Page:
Escarpment Biosphere keeps Sheg hiking trail available for public use


MANITOULIN—In mid-February, Escarpment Biosphere Conservancy (EBC) received an additional $3 million from the government to spend by the end of March. The organization met the challenge by purchasing seven additional nature preserves, including four on Manitoulin Island.

Two of those are going to be very good for hiking, said EBC executive director Bob Barnett. One is the Lewis Twin Peaks property, which has long been a hiking trail. “The owner agreed to sell it to us at a reduced price because she loved the fact that we were going to keep it open as a hiking trail,” said Mr. Barnett.

The other is a 360-acre property located on Lake Wolsey, west of Gore Bay. “It’s on the east side, where the causeway goes across to Evansville,” Mr. Barnett said. “There’s a couple kilometres of Niagara Escarpment there with beautiful cliffs. There’s quite a bit of shoreline and there’s literally cliffs going down to the water. That’s going to be a pretty important place for people to visit.”

Two additional properties were acquired, “but they’re not going to be quite as successful for hiking,” he said. One is located on the south shore of Lake Huron at Green Point, near Purvis Fisheries. It is located east of EBC’s existing Green Point property in Robinson Township. The other is an interior forest tract near Silver Water and adjoins the shoreline protected by Queen Elizabeth the Queen Mother Mnidoo Mnising Provincial Park (Queen Mum Park). “They’re not likely to be quite the same tourist attraction.”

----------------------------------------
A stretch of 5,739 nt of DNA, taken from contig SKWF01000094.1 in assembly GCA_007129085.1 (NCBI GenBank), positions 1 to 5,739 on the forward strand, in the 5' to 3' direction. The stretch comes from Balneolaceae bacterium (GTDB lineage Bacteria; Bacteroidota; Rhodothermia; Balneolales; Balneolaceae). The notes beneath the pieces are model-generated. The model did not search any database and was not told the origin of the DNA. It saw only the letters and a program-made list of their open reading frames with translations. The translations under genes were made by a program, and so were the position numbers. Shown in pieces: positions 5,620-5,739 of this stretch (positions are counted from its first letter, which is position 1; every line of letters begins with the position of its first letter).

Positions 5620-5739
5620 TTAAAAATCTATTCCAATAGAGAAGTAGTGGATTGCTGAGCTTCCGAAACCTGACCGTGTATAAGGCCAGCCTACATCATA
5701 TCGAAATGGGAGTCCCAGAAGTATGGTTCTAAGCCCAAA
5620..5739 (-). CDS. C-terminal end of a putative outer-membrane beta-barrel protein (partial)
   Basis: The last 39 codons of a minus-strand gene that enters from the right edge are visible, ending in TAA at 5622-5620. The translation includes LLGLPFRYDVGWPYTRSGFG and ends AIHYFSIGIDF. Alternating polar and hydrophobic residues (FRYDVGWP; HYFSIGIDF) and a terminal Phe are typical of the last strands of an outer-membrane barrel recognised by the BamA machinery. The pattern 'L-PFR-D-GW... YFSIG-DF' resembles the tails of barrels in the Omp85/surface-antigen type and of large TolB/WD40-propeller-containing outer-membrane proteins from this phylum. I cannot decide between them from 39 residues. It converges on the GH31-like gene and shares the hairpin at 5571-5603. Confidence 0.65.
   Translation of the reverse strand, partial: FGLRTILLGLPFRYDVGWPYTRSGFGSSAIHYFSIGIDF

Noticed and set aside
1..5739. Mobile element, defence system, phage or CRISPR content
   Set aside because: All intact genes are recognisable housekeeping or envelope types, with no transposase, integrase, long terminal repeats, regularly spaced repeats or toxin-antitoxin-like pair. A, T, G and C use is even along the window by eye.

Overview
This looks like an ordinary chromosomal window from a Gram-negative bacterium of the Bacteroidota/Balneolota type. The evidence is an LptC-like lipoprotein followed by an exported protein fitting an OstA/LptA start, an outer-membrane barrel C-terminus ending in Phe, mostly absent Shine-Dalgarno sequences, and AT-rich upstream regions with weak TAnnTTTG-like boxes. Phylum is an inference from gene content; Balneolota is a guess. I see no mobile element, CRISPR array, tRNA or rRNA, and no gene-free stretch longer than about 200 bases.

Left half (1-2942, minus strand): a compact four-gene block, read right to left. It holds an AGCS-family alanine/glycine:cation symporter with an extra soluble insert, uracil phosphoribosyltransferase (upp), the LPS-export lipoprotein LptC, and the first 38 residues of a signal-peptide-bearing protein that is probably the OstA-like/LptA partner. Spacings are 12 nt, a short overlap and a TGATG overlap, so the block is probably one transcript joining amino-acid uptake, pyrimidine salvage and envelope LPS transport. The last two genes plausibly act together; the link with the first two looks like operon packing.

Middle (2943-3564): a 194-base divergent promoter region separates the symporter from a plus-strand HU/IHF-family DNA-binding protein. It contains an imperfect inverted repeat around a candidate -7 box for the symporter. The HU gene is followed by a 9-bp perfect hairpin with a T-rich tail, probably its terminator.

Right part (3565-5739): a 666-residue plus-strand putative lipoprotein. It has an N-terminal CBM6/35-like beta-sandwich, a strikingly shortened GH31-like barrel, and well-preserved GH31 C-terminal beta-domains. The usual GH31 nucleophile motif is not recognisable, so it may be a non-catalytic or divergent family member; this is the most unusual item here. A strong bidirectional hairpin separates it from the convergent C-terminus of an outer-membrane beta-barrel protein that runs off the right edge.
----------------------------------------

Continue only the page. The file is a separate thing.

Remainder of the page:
Tourism is one of the benefits of EBC’s nature preserves, he added. “We’re providing $34 million of what I call nature services, every year.”

What are nature services? “Nature services are things like providing cleaner air and cleaner water. It’s very hard to visualize. I’m taking my figures from an Ontario government-commissioned study that talks about $84 million worth of services that nature is providing in southern Ontario. Our piece of that is $34 million.”

Mr. Barnett said that EBC reserves have sequestered 750,000 tonnes of carbon dioxide from the atmosphere. “That’s a lot of cars.”

He pointed out that many municipalities have declared a climate emergency and by soaking up carbon dioxide, EBC trees are helping to solve that climate emergency. “We’re stopping flooding. Our wetlands are soaking up the water. We’re actually having a major impact on climate change. Some municipalities don’t recognize that yet.”

The big picture is more than just budgets, he said. Hiking trails are tourism opportunities and have recreation benefits. “People stay in the motels because we are providing them with the Cup and Saucer,” Mr. Barnett stated. “That’s why NEMI (Northeastern Manitoulin and the Islands) helped us build a parking lot. We think we’re helping the municipality and they think we’re helping the municipality. We may not have a hiking trail in every municipality, but we are bringing people to the Island.”